Angola was once colonized and occupied by Portugal for a period of 400 years, only gaining its independence in 1975. A brutal civil war ensued, which just ended in 2002. In its wake, the oil- and- mineral-rich African nation has seen its economic fortunes expand while its former colonizer struggles with crippling poverty and other related after-effects. The Guardian recently published a brief investigative report on the economic role reversal between the two nations.
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Portugal and Angola forged what the paper alleges what may have become a reluctant partnership in 2011, when Portuguese premier Pedro Passos Coelho (pictured left) and current President of Angola José Eduardo dos Santos (pictured) established a financial deal. Angola’s fortunes were certainly in better shape than Portugal, even though the nation has been dogged with allegations of corruption and government mismanagement.
There was no doubt about the firm handshake, but the smile looked a bit forced. The date was 17 November 2011, the place Luanda. Pedro Passos Coelho, the Portuguese premier, had just completed talks with the president of Angola, José Eduardo dos Santos, sealing an agreement that was both a boon for Portugal and deeply humiliating.
Prior to the agreement between Coelho and President Dos Santos, Portugal received a $100 billion bailout from the European Union (EU) and the International Monetary Fund (IMF). The terms of the bailout meant that the country needed to resort to “radical austerity measures,” which siphoned money from the general population and exhausted welfare.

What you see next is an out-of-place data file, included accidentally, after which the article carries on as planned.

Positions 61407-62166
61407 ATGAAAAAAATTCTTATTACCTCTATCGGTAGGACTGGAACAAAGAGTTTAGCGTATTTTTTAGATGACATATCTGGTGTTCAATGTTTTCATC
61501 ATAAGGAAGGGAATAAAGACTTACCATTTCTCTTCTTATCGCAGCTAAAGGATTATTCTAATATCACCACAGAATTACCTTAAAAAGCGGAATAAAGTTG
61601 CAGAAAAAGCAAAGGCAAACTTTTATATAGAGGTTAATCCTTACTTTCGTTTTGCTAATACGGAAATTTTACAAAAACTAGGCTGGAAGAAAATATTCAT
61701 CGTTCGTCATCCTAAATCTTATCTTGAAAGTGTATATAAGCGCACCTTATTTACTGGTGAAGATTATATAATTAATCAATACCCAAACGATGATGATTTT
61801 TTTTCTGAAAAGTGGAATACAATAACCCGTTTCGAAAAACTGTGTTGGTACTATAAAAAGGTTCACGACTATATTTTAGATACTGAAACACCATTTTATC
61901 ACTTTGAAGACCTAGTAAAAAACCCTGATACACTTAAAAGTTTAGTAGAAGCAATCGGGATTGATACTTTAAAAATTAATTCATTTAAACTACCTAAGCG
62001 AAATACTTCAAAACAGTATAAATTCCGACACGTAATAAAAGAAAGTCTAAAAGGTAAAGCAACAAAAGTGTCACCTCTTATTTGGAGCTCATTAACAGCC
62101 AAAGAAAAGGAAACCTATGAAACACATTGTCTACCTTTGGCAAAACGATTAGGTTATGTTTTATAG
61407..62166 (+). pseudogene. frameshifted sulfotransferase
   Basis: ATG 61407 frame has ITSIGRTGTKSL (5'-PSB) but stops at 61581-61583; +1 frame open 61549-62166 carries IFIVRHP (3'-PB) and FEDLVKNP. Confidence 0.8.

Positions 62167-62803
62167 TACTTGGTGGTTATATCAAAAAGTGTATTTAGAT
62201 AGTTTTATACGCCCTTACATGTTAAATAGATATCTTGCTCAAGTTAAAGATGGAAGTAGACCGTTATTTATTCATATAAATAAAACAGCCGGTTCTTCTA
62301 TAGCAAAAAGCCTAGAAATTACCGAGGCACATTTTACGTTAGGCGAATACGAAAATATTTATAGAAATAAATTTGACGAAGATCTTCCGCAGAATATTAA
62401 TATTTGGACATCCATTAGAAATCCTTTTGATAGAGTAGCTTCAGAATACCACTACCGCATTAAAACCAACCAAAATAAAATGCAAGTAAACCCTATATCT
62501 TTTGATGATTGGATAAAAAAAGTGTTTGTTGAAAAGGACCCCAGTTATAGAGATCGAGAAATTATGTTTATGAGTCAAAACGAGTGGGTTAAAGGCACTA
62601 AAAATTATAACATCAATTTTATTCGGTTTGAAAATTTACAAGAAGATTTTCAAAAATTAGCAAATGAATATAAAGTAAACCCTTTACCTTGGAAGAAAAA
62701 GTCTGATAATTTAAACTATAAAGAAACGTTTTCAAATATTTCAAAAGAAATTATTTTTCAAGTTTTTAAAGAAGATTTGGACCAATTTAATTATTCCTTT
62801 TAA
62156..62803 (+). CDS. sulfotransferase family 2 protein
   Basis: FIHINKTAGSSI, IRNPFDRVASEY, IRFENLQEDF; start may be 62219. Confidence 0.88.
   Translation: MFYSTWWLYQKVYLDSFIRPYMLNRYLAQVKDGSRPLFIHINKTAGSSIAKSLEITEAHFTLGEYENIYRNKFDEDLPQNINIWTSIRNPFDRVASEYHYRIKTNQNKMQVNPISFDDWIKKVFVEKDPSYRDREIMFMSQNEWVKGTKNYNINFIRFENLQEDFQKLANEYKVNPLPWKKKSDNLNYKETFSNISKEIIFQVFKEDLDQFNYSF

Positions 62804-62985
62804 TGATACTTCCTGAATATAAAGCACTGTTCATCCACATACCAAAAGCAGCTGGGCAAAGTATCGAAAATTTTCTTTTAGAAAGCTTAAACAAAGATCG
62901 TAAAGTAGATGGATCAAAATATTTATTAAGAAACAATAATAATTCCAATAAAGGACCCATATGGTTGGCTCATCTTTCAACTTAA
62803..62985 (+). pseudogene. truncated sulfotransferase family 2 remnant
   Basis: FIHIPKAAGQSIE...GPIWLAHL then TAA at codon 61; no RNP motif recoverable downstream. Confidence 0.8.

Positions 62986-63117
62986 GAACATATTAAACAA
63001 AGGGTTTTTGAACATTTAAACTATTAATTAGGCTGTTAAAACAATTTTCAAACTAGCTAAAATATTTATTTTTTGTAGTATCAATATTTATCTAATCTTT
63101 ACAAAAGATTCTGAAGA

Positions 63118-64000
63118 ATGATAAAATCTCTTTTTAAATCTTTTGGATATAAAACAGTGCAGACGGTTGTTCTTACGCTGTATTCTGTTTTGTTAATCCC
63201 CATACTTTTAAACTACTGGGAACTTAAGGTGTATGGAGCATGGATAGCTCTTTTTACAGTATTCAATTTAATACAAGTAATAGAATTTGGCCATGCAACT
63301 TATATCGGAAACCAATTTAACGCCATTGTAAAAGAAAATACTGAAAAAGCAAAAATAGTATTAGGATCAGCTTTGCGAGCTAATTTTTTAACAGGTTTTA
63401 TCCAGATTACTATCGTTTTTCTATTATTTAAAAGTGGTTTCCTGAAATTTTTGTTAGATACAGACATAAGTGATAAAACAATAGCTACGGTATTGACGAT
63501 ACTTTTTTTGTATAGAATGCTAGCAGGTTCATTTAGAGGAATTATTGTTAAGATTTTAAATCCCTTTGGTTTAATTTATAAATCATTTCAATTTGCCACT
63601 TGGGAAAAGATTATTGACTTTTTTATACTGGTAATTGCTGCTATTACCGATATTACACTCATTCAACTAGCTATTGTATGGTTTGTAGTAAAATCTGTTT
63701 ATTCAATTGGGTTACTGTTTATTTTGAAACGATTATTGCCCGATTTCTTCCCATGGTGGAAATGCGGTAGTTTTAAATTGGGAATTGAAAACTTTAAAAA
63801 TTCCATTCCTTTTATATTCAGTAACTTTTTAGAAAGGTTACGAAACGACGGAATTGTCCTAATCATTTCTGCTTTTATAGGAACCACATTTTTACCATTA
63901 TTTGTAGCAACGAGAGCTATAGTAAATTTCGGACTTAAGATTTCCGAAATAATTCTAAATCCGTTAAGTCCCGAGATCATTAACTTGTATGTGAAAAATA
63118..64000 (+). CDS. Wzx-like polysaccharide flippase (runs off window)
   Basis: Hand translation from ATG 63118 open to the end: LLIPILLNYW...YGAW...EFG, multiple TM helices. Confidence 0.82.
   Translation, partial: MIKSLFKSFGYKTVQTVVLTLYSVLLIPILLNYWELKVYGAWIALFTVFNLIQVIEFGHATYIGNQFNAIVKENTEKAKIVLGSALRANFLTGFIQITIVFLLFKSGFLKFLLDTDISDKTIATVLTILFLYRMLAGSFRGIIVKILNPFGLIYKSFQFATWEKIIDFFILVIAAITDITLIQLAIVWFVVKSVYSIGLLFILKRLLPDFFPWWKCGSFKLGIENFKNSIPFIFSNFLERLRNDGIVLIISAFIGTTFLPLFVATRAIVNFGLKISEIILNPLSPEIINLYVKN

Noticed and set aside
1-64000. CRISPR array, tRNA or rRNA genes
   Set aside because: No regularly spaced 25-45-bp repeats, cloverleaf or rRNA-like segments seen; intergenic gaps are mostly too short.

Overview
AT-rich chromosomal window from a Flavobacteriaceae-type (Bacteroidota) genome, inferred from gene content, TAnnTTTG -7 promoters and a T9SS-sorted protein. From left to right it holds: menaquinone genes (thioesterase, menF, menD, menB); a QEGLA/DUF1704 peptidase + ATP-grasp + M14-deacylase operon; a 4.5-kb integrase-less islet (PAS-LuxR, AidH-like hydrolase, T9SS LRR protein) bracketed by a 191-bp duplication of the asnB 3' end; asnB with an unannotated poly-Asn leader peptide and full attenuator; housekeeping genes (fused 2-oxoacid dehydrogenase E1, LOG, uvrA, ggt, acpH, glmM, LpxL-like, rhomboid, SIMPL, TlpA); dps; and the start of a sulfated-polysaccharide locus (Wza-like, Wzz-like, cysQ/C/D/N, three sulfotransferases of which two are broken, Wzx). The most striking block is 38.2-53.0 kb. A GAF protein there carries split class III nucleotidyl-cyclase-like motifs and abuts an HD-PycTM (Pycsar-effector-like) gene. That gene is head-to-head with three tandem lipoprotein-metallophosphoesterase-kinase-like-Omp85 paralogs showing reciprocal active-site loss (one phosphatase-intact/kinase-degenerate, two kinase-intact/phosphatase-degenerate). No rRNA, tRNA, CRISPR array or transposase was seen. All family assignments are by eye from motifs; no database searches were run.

During this period, Angola’s rise as an economic power was underway.
The Guardian reports:
Dos Santos has been in power since 1979 and the country now enjoys growth rates of between 5% and 15%. Portugal, heavily in debt and struggling to climb out of recession, finally exited its bailout last month.”Maybe Angola will colonise us now,” says Vasco Lourenço, the head of Associação 25 de Abril, an organisation that is trying to preserve the spirit of the 1974 revolution.
And just last month, Portugal paid the EU and IMF bailout funds despite staggering unemployment and other issues.
The Guardian writes:
The conflict has moved to another front, all about the economy, and Angola seems to have gained the upper hand. “Angola is looking for recognition and makes it very clear where the money is, sometimes to the point of humiliation,” says French historian Yves Léonard. In February, when the cash-strapped government in Lisbon raised the possibility of selling 85 Miró paintings, an Angolan millionaire, Rui Costa Reis, offered to buy them. Well-off Angolan families are now the only people who can afford to shop on the capital’s upmarket Avenida da Liberdade. They are investing in luxury apartments at Cascais, a fashionable seaside resort, and buying up companies hastily privatised by the authorities. They – and the Chinese – are the prime beneficiaries of the “golden visas” that the government has promised to anyone investing €500,000 ($650,000) in the country.
Read the rest from the Guardian Weekly here.